7. Include a separate essay that argues why your program is correct, based upon the evidence from your tests. No hand-written statements will be accepted.

    You may use a word processor or a simple text file. You may easily incorporate a text file into your submission by including it in the transcript. Between 5.d and 5.e,

    cat statement.txt

  8. You or one group member (if collaborative) should submit:

    1. your printed work at the beginning of class on the day it is due, AND
    2. an electronic version of the source file archive (source.tar from 4 above) online via PioneerWeb by the beginning of class.
    The late policy applies to both portions of the submission jointly (e.g., if one portion is late both are considered late.)

Notes on Grading


Every assignment requires a suite of comprehensive tests. After the first assignment, you will be expected to use formal unit tests. Hopefully your transcript will demonstrate the successful passing of your tests. In addition to this, your essay must argue why these tests demonstrate that your program is correct. Of course, since your tests are themselves, program code, they should include unit test "messages" or comments with an indication of what they are to accomplish. This practice can and should help you write your prose commentary statement.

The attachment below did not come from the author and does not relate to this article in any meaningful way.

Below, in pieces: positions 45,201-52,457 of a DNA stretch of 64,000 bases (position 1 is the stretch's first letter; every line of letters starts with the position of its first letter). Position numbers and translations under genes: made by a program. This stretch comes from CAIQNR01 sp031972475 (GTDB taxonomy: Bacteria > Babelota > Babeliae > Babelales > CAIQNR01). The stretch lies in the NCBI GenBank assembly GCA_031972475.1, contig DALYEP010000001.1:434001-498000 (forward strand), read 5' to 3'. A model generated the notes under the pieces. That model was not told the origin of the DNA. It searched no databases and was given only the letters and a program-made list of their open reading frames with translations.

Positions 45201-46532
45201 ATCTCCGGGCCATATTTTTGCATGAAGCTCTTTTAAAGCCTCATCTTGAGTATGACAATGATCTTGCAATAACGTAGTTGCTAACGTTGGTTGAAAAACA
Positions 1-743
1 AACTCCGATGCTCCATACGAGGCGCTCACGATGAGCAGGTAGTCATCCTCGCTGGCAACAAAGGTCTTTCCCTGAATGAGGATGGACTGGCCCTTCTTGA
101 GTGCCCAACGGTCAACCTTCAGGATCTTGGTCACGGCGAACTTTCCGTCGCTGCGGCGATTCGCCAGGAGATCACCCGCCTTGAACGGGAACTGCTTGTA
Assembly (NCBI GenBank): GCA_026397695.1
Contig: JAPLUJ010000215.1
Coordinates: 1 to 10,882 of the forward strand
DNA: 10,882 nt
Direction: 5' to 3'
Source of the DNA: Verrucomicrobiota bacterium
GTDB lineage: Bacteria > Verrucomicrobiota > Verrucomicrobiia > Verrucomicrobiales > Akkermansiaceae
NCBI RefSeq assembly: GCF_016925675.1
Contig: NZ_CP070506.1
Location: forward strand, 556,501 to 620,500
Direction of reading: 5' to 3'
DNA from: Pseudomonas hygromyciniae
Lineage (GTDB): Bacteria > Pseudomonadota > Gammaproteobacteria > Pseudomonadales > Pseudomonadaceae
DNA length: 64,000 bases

At a minimum, your tests and the corresponding essay should include:

Requirements Summary

Since every programming task should yield readable and carefully tested code, the grading of all programs for this course will begin with the following algorithm (expressed in Java format):

    if (  (no_comments)
       || (no_evidence_of_compilation)
       || (no_tests)
       || (no_commentary_on_correctness))
    return (no_grade);

When a program is submitted according to the format specified above, it should be understood that the transcript reflects a complete session of compilation and running of the accompanying source code. With this understanding, editing of any script file is strictly forbidden and raises questions of academic dishonesty. According to College policy, any evidence of academic dishonesty must be turned over to the Committee on Academic Standing for action.


Because code maintainability is an important part of development, your assignments will be graded in part on style, as well as correctness. After all, if I cannot understand your code (or it takes me too long to), I cannot give it a grade regarding its correctness.

Some style matters I care about that you may want to consider:

  1. Indentation/whitespace that helps delineate code blocks. (Most text editors will help you with this.)
  2. Helpful comments on blocks of code or particularly complicated expressions.
  3. Methods that are reasonably small. (A very good guideline I try to follow is getting an entire function to fit on one screen; this makes interpreting a function's action more readable by forcing you to break it down into named steps that can be seen at once. It also promotes easier debugging and unit testing.)
  4. Code lines that are no wider than 80 characters. This makes them easier to read both on screen and on paper. (See #1 in this list.)

Jerod Weinman
Created 19 June 2008
Revised 15 January 2009, 21 January 2010, 18 January 2011, 28 January 2011

Adapted from Assignments for Computer Science 213, Henry Walker; and CSC213, Fall 2006 : Laboratory exercises, Janet Davis.

With thanks to Henry Walker, Janet Davis, and Marge Coahran.